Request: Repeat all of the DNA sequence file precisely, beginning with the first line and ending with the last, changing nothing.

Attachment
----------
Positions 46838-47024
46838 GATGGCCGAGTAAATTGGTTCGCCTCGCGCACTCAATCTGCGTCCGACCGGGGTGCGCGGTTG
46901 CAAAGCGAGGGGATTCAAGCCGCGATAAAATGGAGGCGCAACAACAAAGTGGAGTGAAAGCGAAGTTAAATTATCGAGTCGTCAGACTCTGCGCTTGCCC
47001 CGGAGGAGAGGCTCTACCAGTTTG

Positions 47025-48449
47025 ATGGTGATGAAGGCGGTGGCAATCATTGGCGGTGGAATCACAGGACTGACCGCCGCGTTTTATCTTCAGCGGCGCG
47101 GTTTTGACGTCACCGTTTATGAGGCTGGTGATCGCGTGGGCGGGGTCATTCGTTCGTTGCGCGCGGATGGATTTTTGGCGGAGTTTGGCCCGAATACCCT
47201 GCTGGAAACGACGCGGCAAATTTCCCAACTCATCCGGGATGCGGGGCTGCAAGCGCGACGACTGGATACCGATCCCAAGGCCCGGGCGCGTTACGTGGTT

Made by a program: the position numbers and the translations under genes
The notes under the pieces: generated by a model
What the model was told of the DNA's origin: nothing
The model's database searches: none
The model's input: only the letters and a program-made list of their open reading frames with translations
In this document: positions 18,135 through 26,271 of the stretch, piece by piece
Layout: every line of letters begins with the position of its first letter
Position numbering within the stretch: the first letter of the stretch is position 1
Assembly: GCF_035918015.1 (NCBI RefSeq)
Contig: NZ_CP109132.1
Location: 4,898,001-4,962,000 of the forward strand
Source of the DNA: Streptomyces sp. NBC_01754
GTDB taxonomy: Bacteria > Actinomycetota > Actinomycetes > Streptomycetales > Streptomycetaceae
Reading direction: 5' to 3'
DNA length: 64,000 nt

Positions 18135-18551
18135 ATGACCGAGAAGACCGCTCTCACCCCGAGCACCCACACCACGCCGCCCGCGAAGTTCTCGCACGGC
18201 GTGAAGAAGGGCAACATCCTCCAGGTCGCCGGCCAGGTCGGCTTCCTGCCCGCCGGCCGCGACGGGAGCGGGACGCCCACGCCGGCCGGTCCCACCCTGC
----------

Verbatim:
Positions 46838-47024
46838 GATGGCCGAGTAAATTGGTTCGCCTCGCGCACTCAATCTGCGTCCGACCGGGGTGCGCGGTTG
46901 CAAAGCGAGGGGATTCAAGCCGCGATAAAATGGAGGCGCAACAACAAAGTGGAGTGAAAGCGAAGTTAAATTATCGAGTCGTCAGACTCTGCGCTTGCCC
47001 CGGAGGAGAGGCTCTACCAGTTTG

Positions 47025-48449
47025 ATGGTGATGAAGGCGGTGGCAATCATTGGCGGTGGAATCACAGGACTGACCGCCGCGTTTTATCTTCAGCGGCGCG
47101 GTTTTGACGTCACCGTTTATGAGGCTGGTGATCGCGTGGGCGGGGTCATTCGTTCGTTGCGCGCGGATGGATTTTTGGCGGAGTTTGGCCCGAATACCCT
47201 GCTGGAAACGACGCGGCAAATTTCCCAACTCATCCGGGATGCGGGGCTGCAAGCGCGACGACTGGATACCGATCCCAAGGCCCGGGCGCGTTACGTGGTT

Made by a program: the position numbers and the translations under genes
The notes under the pieces: generated by a model
What the model was told of the DNA's origin: nothing
The model's database searches: none
The model's input: only the letters and a program-made list of their open reading frames with translations
In this document: positions 18,135 through 26,271 of the stretch, piece by piece
Layout: every line of letters begins with the position of its first letter
Position numbering within the stretch: the first letter of the stretch is position 1
Assembly: GCF_035918015.1 (NCBI RefSeq)
Contig: NZ_CP109132.1
Location: 4,898,001-4,962,000 of the forward strand
Source of the DNA: Streptomyces sp. NBC_01754
GTDB taxonomy: Bacteria > Actinomycetota > Actinomycetes > Streptomycetales > Streptomycetaceae
Reading direction: 5' to 3'
DNA length: 64,000 nt

Positions 18135-18551
18135 ATGACCGAGAAGACCGCTCTCACCCCGAGCACCCACACCACGCCGCCCGCGAAGTTCTCGCACGGC
18201 GTGAAGAAGGGCAACATCCTCCAGGTCGCCGGCCAGGTCGGCTTCCTGCCCGCCGGCCGCGACGGGAGCGGGACGCCCACGCCGGCCGGTCCCACCCTGC